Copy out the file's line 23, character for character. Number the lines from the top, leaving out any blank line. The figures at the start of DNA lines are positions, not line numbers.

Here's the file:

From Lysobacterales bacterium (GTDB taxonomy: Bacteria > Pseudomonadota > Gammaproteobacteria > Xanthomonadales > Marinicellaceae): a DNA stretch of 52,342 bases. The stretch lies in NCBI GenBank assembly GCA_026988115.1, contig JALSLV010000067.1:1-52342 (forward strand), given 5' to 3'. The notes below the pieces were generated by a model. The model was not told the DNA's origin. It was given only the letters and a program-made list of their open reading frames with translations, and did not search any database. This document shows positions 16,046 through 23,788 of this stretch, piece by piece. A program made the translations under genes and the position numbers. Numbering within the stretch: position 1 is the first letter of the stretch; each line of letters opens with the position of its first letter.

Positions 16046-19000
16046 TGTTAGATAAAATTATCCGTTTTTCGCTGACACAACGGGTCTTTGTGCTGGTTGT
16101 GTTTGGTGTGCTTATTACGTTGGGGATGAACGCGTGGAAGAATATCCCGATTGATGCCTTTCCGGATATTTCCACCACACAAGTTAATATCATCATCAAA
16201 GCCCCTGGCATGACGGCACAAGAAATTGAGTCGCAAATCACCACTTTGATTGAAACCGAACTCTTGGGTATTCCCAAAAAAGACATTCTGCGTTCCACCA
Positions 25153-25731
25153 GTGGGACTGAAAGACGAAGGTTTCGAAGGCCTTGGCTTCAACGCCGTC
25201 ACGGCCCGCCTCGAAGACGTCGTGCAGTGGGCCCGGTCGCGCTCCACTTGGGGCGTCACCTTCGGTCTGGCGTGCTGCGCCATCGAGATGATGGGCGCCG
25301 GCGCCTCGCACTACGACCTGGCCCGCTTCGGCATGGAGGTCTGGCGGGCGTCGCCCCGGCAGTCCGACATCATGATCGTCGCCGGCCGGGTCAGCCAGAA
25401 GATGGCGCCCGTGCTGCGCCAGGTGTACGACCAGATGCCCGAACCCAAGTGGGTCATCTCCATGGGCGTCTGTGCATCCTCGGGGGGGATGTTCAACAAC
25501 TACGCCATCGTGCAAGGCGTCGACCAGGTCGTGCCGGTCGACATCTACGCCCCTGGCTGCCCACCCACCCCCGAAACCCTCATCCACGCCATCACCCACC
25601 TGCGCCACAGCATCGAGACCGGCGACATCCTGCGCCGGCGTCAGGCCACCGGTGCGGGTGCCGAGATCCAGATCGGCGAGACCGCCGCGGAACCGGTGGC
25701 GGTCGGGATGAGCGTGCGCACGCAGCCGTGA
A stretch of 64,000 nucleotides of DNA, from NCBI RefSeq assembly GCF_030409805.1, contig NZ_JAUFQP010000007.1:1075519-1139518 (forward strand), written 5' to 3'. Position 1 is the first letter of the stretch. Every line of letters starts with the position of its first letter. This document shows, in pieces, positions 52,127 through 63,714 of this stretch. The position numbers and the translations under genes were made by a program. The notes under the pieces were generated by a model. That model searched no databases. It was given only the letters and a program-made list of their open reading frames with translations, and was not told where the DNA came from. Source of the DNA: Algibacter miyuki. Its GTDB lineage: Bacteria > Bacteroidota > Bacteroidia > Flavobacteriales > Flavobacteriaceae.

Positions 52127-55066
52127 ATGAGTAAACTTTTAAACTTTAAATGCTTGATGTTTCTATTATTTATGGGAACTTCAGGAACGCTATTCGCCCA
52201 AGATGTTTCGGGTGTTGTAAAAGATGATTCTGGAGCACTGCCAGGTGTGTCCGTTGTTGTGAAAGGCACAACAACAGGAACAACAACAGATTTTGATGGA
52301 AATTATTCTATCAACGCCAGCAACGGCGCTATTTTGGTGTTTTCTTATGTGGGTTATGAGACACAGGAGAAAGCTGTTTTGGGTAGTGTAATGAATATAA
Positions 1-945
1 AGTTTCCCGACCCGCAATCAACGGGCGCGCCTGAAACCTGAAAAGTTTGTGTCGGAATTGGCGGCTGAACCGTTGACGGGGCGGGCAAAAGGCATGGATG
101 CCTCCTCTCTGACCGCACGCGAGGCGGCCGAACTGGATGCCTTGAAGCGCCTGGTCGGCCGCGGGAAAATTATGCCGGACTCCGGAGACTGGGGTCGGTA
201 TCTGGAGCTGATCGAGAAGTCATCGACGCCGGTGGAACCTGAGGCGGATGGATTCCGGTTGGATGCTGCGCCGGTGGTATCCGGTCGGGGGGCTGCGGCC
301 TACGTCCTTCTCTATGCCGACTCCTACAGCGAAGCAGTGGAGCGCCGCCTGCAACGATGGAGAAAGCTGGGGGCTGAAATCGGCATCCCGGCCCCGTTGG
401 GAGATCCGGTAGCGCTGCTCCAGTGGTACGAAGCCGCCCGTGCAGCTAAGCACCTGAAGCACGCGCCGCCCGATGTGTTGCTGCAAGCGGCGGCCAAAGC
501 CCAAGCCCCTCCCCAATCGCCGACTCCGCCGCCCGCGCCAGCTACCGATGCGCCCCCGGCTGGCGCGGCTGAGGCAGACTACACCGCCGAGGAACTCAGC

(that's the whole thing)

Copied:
301 TACGTCCTTCTCTATGCCGACTCCTACAGCGAAGCAGTGGAGCGCCGCCTGCAACGATGGAGAAAGCTGGGGGCTGAAATCGGCATCCCGGCCCCGTTGG